The Climate Group launched a new initiative this week called Zero Emission Vehicle (ZEV) Challenge that unites the global purchasing power of businesses, cities, states, regions, and NGOs for electric and other non-fossil-fuel vehicles.
Multinationals including Unilever, LeasePlan, and Metro AG have already accepted the challenge. The Climate Group, which also leads the RE100 initiative, is encouraging more businesses to join their EV100 campaign. Members commit to accelerating the transition to electric vehicles and making electric transport the new normal by 2030.
“This marks the first time some of the world’s largest states, regions, cities and businesses are uniting to show the global auto industry the full scale of demand that already exists for electric vehicles,” the nonprofit said. “It brings together existing world-leading programs, which up to now have been focused on separate sectors, to amplify their collective purchasing power and influence on the market.”
In 2015, Unilever joined the RE100 initiative. Last fall they were the first fast-moving consumer goods company to become an EV100 member. The multinational is one of 10 founding members of the zero emission vehicle effort along with Baidu, Deutsche Post DHL Group, Heathrow Airport, HP Inc., Ikea Group, LeasePlan, Metro AG, PG&E, and Vattenfall.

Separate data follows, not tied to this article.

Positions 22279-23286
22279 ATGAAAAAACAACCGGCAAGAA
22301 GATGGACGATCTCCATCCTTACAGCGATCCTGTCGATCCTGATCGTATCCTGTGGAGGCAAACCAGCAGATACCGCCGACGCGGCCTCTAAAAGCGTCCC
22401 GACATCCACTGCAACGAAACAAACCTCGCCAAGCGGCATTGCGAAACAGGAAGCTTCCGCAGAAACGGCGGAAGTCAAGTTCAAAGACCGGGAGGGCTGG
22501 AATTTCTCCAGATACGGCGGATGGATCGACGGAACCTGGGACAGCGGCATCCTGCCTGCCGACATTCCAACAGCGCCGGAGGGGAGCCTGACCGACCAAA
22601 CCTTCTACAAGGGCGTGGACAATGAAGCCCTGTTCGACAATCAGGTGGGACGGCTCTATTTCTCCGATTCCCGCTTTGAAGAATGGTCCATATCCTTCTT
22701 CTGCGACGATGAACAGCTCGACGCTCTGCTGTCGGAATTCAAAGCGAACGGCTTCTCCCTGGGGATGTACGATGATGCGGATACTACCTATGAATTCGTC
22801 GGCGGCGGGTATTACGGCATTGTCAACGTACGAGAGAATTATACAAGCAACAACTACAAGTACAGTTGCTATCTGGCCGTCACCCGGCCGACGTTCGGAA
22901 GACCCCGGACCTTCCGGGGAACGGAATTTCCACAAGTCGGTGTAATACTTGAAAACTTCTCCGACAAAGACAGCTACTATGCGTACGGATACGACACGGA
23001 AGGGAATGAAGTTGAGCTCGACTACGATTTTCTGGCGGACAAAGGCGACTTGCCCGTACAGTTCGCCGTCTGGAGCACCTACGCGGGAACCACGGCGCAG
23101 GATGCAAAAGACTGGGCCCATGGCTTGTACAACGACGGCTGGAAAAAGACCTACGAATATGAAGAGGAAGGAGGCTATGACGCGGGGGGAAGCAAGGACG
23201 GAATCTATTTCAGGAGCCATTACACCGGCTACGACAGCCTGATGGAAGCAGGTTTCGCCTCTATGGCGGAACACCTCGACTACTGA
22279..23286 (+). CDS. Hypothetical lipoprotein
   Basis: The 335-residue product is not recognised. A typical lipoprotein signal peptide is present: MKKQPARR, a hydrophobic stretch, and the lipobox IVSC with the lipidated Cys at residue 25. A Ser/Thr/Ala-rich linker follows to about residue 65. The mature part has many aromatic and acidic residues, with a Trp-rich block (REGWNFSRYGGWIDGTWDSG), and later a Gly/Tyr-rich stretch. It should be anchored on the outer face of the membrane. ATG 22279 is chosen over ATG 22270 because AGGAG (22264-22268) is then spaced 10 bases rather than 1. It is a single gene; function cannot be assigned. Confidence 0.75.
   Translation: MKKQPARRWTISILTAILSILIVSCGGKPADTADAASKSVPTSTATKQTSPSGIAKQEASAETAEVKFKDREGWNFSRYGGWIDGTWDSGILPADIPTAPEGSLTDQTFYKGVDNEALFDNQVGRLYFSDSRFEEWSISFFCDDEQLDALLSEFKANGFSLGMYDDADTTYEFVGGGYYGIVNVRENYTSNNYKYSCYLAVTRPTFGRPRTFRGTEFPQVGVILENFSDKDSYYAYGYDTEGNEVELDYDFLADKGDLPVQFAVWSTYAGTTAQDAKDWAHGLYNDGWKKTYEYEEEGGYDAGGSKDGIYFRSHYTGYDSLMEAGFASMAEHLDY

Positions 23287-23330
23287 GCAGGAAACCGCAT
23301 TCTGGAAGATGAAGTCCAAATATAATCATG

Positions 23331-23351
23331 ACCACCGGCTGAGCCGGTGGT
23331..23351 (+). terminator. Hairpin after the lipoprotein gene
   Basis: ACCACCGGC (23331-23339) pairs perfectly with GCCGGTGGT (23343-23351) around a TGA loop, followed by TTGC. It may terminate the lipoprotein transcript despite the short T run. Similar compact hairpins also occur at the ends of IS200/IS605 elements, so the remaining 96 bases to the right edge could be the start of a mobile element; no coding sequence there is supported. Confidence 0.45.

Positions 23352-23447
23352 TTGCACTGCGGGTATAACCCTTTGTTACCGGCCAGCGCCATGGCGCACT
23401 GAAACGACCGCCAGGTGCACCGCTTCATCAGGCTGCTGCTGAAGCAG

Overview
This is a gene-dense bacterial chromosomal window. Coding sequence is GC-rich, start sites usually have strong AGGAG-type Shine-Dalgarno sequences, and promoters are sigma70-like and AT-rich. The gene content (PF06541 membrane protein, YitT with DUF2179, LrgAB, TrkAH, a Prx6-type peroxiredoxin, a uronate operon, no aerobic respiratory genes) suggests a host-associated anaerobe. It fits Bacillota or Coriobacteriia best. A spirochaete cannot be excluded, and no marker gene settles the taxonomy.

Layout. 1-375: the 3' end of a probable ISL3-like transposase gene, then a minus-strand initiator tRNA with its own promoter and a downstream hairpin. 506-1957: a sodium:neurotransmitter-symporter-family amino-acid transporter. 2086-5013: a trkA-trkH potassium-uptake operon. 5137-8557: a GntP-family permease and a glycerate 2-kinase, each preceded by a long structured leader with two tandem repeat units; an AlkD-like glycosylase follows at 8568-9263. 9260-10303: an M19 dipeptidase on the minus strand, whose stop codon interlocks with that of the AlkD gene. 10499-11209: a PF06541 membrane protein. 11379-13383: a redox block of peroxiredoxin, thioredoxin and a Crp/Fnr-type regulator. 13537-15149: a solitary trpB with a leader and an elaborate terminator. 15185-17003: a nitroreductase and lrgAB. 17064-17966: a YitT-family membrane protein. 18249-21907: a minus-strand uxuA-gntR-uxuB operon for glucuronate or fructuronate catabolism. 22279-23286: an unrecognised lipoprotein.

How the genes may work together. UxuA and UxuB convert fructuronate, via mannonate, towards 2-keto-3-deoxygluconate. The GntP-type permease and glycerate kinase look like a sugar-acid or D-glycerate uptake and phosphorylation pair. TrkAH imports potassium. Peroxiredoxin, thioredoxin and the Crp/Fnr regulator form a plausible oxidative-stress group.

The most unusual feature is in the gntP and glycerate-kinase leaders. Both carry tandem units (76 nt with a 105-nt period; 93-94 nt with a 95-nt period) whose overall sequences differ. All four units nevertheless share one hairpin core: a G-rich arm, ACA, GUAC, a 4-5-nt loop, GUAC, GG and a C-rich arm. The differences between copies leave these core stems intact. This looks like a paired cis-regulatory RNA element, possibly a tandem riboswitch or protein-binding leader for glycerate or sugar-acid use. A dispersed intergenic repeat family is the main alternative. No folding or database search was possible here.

“As part of EV100, we have committed to a phased integration of electric vehicles into the fleets that we directly control — the ones we own or lease,” Unilever said in September. “We are aiming for these fleets to be 25% EV/hybrid by 2020, 50% by 2025, and 100% by 2030.”
Metro AG’s director of energy management Olaf Schulze said that the food service company is fully behind the push to bring more EVs to the road. “In our own operations, we provide EV-charging for our more than 21 million wholesale customers in 35 countries who visit our stores day by day,” he said. “Together with fellow companies and public bodies, we can create real change.”
International fleet management company LeasePlan is also an EV100 member. “Although we’re seeing the appetite for EVs rise every day, the vehicles, infrastructure or policies to meet this demand aren’t there yet,” said CEO Tex Gunning. “We’re therefore delighted to join the Global ZEV Challenge and work with the industry to make zero emission mobility a reality.”
Citing projections from the US Energy Information Administration, the Climate Group says that nearly 3 million cars and light trucks will be sold to commercial and government fleets next year, representing 18% of expected 2019 automobile sales. If those vehicles were EVs, the nonprofit says, those businesses would save money on gasoline and reduce their dependence on volatile global oil markets.